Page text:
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Wants the Power to Fire Coaches
The Big Ten is mulling a proposal that would give its commissioner, already one of the most powerful men in college sports, the authority to fire coaches himself, The Chronicle reports today.
The proposal, part of a plan being circulated among Big Ten leaders, would give James E. Delany, who has overseen the league since 1989, and a powerful committee of conference presidents the ability to penalize individual members of an institution, should their actions significantly harm the league's reputation.The sanctions, spelled out in a document obtained by The Chronicle, could include financial penalties, suspension, or termination of employment.
The proposal, which has not been approved, is part of an 18-page plan prompted by problems at Penn State, where a former assistant football coach repeatedly molested children on campus property while university leaders turned a blind eye.
Imagine the reaction this would get if it were circulated among Southeastern Conference schools. The torch and pitchfork parades would stream from all corners of the conference geography and wouldn't stop until Mike Slive was hauled out, tarred & feathered, drawn & quartered, and then summarily executed just to make sure.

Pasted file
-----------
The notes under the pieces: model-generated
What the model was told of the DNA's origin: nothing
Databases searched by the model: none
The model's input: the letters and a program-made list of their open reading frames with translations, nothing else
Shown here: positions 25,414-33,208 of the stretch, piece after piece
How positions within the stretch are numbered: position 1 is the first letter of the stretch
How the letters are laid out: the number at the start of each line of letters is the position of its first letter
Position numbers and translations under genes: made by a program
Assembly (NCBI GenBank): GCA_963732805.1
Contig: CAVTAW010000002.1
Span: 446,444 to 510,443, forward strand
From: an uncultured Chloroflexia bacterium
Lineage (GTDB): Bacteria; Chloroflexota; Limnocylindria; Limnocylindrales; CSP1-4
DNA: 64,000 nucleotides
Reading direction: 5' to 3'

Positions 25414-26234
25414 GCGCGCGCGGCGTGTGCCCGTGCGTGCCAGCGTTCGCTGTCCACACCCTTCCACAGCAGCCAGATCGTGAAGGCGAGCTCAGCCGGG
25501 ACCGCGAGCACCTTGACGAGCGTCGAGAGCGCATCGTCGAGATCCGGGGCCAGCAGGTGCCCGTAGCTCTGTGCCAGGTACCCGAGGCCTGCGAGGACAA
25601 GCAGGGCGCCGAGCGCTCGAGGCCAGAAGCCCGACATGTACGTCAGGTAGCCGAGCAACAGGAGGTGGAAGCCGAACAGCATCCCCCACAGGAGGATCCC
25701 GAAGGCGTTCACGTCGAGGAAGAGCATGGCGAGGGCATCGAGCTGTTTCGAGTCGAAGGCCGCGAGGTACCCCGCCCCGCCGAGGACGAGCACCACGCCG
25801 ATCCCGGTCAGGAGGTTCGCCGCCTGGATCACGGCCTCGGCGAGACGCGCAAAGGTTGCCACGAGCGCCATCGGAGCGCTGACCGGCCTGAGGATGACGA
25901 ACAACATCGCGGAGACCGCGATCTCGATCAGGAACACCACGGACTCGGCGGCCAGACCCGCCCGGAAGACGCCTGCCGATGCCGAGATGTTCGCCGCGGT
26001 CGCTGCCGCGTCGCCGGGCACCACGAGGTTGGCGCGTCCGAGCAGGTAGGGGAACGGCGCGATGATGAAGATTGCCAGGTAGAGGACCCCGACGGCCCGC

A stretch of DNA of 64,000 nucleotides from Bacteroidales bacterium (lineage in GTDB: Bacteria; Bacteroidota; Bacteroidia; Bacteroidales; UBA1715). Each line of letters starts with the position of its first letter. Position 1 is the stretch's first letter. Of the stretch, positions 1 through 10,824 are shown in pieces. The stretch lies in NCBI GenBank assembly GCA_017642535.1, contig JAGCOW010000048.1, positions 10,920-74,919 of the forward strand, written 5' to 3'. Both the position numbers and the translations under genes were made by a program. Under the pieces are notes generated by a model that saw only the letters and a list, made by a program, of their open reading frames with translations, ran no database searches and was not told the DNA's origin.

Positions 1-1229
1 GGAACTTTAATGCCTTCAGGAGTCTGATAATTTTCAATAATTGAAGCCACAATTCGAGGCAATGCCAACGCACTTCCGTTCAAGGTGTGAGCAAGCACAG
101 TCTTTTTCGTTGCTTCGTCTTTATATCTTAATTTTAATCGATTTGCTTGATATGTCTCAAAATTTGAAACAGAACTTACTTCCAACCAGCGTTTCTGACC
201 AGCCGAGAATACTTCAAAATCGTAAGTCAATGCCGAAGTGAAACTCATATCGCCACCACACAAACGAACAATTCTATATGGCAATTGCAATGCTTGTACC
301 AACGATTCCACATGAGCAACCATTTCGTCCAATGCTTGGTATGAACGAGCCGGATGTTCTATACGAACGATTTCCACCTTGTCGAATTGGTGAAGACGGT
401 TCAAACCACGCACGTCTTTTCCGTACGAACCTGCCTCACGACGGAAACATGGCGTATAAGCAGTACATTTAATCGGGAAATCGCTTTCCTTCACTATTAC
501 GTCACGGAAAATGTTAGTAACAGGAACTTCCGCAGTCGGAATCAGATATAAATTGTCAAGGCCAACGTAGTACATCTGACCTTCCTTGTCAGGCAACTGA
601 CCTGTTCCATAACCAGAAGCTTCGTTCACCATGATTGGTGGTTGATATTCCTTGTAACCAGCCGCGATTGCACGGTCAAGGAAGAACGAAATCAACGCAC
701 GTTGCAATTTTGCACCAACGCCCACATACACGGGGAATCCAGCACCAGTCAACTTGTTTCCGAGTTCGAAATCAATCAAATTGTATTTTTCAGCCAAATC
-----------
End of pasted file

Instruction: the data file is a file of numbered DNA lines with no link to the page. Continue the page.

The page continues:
This may not even be legally possible. It would grant the commissioner the authority to intervene in a private contract negotiated by two willing parties. If both of those parties want that contract to remain in place and there are no overarching legal reasons for it not to be, it's hard to see courts allowing a third party with no interests at stake intervene to negate it.
The suggestion comes as part of a plan the conference is crafting in response to the Sandusky scandal at Penn State. It's a clear instance of overreach, likely brought on by high emotions and the urge to be seen as "doing something."